In her 30-year career, Portland-born photographer Carrie Mae Weems has collected a long succession of accolades and honors, with approximately 50 solo exhibitions around the world, honorary degrees from numerous institutions, and, most recently, a MacArthur Genius Grant. This year, Weems gets the distinctive honor of becoming the first African-American woman to have a retrospective at the Guggenheim — her first major exhibition at any New York museum, ever. It’s one of those honors that sits at an awkward intersection, both disappointing and profound. Disappointing because it has taken this long for the Guggenheim to recognize an African American’s work is such a capacity, and profound because Weems’s work in particular feels strangely appropriate in this space, at this time.
In the days since the debut of Weems’s exhibition (coupled with a beautifully edited catalogue from Yale University Press), there has been discussion not only about its historic significance, but also about the significance of how it’s situated within the Guggenheim itself. Curated by Kathryn E. Delmez and initially presented at the Frist Center for the Visual Arts in Nashville (the Guggenheim is the final stop on a national tour), the original retrospective has been cut down extensively, with Weems’s moving exploration of Gullah culture, the Sea Island Series, only excerpted, and other important works such as The Hampton Project, which explores ties between African and Native Americans, cut out all together. And it’s true: the exhibit, split in loose chronological order between two of the museum’s Annex Level galleries, does somehow feel incomplete.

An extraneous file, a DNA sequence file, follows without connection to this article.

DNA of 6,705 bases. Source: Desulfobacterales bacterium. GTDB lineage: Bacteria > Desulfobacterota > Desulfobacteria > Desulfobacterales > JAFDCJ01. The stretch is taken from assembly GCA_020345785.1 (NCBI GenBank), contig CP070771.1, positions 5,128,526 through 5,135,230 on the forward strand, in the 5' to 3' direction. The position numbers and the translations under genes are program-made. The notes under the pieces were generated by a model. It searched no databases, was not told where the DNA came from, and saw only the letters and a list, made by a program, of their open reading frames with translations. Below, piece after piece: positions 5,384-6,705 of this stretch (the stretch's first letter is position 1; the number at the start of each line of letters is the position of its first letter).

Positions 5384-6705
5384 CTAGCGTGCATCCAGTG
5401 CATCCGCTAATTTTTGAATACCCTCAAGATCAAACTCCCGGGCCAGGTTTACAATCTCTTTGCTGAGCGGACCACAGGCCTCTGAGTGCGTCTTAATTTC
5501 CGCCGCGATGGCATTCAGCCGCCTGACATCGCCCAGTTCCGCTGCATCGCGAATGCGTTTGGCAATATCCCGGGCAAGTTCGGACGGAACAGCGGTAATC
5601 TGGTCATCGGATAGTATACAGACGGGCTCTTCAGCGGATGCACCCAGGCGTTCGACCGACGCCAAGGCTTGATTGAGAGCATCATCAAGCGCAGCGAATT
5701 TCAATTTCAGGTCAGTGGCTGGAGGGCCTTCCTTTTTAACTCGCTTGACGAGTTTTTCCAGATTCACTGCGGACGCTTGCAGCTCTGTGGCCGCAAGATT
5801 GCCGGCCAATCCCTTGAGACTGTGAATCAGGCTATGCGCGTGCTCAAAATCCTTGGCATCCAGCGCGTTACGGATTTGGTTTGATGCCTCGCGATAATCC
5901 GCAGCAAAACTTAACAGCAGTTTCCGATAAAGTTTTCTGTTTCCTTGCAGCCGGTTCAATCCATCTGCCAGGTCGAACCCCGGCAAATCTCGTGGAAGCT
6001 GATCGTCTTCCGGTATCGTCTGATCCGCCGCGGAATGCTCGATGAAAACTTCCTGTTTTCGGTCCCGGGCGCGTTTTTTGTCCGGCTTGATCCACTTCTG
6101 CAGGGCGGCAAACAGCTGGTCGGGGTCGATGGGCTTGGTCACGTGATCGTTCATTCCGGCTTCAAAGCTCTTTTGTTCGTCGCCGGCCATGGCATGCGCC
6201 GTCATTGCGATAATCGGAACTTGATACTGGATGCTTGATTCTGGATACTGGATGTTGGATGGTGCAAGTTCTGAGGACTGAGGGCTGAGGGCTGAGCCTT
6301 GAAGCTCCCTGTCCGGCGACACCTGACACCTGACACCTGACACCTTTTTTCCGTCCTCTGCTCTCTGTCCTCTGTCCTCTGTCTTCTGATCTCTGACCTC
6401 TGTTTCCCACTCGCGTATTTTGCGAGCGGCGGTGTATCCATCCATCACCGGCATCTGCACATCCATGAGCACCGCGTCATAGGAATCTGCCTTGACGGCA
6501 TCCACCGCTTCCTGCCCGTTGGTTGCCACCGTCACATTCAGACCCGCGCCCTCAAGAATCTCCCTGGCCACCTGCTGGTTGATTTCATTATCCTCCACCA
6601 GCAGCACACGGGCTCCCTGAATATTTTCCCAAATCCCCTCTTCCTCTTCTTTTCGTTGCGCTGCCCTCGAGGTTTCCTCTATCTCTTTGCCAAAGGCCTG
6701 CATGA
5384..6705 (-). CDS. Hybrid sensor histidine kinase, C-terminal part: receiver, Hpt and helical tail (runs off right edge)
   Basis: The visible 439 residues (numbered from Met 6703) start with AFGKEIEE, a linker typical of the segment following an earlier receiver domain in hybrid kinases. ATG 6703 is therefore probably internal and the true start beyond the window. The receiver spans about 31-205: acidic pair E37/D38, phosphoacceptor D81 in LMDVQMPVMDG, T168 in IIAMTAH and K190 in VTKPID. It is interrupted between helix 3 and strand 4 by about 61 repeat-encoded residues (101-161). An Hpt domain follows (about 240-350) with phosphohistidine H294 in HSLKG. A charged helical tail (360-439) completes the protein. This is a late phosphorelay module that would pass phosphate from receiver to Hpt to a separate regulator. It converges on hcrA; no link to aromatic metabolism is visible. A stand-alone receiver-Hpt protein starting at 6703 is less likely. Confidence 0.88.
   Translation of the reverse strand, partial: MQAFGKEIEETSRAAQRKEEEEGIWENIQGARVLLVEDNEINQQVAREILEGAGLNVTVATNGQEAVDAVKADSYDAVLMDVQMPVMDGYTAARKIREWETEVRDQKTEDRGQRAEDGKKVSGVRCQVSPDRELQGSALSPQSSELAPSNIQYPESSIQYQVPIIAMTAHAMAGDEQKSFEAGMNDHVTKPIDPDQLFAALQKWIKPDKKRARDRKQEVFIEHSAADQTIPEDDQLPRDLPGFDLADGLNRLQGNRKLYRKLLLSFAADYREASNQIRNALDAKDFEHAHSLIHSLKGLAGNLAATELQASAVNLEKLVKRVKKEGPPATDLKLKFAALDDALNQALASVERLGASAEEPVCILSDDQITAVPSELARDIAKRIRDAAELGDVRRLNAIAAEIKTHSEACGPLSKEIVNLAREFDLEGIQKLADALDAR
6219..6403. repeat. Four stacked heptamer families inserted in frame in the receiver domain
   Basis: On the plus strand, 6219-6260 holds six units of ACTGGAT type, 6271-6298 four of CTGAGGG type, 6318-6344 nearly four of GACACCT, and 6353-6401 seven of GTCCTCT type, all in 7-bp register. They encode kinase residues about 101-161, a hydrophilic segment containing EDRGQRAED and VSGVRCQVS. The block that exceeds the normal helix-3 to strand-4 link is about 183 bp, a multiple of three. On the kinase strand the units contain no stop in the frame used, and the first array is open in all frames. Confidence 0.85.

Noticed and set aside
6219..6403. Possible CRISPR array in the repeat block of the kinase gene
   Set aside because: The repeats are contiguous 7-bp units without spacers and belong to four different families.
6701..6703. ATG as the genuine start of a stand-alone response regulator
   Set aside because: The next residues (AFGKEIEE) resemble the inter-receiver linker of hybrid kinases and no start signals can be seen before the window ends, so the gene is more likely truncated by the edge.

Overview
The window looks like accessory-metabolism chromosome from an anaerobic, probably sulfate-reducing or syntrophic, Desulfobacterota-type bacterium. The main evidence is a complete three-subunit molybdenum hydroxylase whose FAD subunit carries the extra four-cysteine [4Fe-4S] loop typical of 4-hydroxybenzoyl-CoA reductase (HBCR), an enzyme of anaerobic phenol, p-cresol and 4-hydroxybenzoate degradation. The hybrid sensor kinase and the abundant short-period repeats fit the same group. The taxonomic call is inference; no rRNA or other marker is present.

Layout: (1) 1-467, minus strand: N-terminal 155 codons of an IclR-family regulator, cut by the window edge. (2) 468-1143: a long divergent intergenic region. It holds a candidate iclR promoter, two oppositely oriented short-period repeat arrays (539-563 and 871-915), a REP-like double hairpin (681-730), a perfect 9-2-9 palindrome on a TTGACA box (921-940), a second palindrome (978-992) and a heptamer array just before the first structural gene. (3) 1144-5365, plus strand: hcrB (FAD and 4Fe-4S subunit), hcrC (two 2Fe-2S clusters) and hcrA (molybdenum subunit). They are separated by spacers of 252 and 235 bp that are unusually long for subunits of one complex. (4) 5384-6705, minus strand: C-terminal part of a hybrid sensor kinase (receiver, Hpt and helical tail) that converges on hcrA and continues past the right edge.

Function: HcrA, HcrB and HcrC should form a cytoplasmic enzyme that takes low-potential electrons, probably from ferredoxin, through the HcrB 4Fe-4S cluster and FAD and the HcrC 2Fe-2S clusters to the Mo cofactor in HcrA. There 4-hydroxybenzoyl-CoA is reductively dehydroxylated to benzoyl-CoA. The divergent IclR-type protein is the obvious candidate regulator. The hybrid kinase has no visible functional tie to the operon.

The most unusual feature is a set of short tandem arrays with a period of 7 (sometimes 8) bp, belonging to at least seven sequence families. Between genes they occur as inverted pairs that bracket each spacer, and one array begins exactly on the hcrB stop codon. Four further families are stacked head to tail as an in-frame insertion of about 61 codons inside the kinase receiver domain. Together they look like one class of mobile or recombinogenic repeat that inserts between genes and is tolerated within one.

This isn’t to say that what is on display is in any way diminished. The photographs and videos that populate the exhibit still tell an important story, interrogating black identity, gender roles, family, domestic spaces, and human relationships. The story plays out powerfully in Weems’s seminal Kitchen Table Series (1990), in which she’s featured as a sort of everywoman in various domestic scenes. In Colored People (1989–90), she explores color as metaphor through pigmented portraits of young black children that challenge colorism (the disturbing culture of favoring lighter skin within the black community), with loaded labels like “Magenta Colored Girl” and “Blue Black Boy.”
The show also includes some of the artist’s more recent work with the moving image, which, she explains on her website, “represents a shift that allows me to finally negotiate the space between museum culture and popular culture.” She does this with the playful “Afro-Chic” (2009), paying homage to an often politicized black hairstyle with a fashion show set to Marvin Gaye’s “Sanctified Lady.” There’s also “Coming Up For Air” (2003–04), one of Weems’s more ambitious forays into video work, screened twice a day in the Guggenheim’s New Media Theater. The nearly hour-long video presents an eerie and affecting montage of images and vignettes that all deal with relationships — those between sisters, fathers and sons, and, most interestingly, black men and white women.